A selection of publications resulting from the pilot and INFER projects

  6. Gabrys, B., Self-adapting architecture for building powerful predictive models. Invited contribution to ICONIP2008 conference. Nov 2008.
  7. Kadlec, P. and Gabrys, B., 2009. Architecture for development of adaptive on-line prediction models. Memetic Computing, 1 (4), pp. 241-269.
  8. Kadlec, P. and B. Gabrys, 2010. Adaptive on-line prediction soft sensing without historical data. Proceedings of the 2010 International Joint Conference on Neural Networks (IJCNN), pp. 1-8 Barcelona, Spain.
  9. Kadlec, P. and Gabrys, B., 2011. Local learning‐based adaptive soft sensor for catalyst activation prediction. AIChE Journal, 57 (5), pp. 1288-1301.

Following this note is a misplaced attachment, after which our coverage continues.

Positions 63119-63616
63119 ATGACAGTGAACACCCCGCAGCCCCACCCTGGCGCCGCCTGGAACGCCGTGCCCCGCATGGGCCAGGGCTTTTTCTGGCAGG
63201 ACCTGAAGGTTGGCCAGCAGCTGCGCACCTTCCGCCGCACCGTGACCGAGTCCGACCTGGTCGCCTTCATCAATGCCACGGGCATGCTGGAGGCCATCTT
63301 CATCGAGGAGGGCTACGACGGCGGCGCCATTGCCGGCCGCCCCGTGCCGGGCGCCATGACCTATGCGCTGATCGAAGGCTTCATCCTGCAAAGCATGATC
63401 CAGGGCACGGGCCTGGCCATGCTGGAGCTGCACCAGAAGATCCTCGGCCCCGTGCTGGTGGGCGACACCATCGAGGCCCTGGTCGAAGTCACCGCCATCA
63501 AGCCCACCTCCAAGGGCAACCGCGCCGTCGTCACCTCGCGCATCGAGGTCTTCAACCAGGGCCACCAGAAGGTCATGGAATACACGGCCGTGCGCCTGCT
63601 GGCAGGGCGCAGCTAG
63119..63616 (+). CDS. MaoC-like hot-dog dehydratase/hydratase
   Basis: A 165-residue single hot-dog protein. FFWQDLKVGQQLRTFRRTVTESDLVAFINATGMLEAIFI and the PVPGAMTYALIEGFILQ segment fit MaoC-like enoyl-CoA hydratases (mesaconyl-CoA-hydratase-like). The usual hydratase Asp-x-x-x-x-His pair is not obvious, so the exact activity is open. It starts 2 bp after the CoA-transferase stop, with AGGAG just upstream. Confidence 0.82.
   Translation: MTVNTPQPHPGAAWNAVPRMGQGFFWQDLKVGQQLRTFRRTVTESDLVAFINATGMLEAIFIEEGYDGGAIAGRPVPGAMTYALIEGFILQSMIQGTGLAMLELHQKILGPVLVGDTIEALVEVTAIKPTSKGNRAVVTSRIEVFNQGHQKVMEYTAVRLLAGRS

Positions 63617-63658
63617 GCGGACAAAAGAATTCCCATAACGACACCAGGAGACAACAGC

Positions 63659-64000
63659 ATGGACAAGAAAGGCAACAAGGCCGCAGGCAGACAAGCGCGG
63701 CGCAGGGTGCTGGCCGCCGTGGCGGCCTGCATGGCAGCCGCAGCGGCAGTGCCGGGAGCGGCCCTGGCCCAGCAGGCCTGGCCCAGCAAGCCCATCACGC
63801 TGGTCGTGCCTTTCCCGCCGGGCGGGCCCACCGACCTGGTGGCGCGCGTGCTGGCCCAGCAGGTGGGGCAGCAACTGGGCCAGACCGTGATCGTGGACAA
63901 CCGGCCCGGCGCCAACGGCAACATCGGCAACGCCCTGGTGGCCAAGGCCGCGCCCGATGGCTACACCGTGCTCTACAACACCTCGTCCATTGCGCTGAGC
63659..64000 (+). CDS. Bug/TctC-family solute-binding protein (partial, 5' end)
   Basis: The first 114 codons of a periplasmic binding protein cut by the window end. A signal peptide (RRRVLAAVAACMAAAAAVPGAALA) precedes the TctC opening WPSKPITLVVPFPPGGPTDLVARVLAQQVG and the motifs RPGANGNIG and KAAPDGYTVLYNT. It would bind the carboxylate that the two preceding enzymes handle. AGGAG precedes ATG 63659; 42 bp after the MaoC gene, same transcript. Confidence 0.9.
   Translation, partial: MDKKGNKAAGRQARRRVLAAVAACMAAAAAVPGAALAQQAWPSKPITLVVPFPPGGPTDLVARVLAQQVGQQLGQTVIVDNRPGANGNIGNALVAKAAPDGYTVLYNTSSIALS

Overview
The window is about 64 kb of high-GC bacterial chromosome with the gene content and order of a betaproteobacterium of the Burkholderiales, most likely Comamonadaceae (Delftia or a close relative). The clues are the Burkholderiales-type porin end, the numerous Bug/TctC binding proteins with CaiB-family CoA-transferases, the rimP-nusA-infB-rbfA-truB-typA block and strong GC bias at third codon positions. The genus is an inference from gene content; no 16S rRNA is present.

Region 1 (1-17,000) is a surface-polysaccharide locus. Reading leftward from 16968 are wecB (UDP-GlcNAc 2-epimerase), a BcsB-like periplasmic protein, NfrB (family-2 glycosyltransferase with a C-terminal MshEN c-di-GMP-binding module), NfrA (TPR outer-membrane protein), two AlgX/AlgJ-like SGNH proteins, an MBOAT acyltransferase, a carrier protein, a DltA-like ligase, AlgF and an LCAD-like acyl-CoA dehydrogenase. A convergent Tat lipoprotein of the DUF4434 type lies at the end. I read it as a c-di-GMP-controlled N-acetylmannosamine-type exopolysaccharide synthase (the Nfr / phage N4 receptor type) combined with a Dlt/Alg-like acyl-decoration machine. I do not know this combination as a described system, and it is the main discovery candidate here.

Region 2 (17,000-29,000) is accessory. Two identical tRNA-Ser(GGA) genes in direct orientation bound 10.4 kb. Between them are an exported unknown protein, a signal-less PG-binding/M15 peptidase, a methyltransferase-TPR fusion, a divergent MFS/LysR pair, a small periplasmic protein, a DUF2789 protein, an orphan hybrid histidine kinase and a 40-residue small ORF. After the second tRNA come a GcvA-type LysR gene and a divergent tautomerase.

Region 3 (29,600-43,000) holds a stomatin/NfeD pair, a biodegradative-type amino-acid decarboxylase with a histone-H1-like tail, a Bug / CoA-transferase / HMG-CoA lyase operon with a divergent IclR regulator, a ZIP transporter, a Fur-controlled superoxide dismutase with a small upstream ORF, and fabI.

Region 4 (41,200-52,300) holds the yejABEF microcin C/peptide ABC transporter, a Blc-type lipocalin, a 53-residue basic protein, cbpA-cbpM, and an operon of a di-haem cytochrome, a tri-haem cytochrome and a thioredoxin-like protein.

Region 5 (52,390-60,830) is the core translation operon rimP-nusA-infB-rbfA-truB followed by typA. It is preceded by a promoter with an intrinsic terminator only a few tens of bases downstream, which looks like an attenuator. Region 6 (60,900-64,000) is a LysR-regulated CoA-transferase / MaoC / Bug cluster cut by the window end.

10. Gabrys, B, Robust Adaptive Predictive Modelling and Data Deluge, Proceedings of the International Conference on Man-Machine Interactions (ICMMI’2013), The Beskids, Poland, Oct 2013.
  11. Zliobaite, I. and B. Gabrys, Adaptive Pre-processing for Streaming Data, IEEE Transactions on Knowledge and Data Engineering, 26(2), pp. 309-321, Feb 2014.
  12. Budka, M., Eastwood, M., Gabrys, B., Kadlec, P., Salvador, M.M., Schwan, S., Tsakonas, A., and Zliobaite, I., From Sensor Readings to Predictions: on the Process of Developing Practical Soft Sensors, Proceedings of the 13th International Symposium on Intelligent Data Analysis (IDA’2014), pp 49-60, Lueven, Belgium, Oct. 2014.
  13. Salvador, M, B. Gabrys and I. Zliobaite, Online detection of shutdown periods in chemical plants: a case study, Procedia Computer Science, 35, pp. 580-588, Dec. 2014.